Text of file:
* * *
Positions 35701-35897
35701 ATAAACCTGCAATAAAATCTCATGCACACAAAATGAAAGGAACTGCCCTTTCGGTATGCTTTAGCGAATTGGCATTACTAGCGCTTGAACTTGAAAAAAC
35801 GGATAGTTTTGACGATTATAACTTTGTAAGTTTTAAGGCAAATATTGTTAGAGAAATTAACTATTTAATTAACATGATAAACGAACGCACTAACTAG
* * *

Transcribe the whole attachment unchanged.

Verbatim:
Positions 35701-35897
35701 ATAAACCTGCAATAAAATCTCATGCACACAAAATGAAAGGAACTGCCCTTTCGGTATGCTTTAGCGAATTGGCATTACTAGCGCTTGAACTTGAAAAAAC
35801 GGATAGTTTTGACGATTATAACTTTGTAAGTTTTAAGGCAAATATTGTTAGAGAAATTAACTATTTAATTAACATGATAAACGAACGCACTAACTAG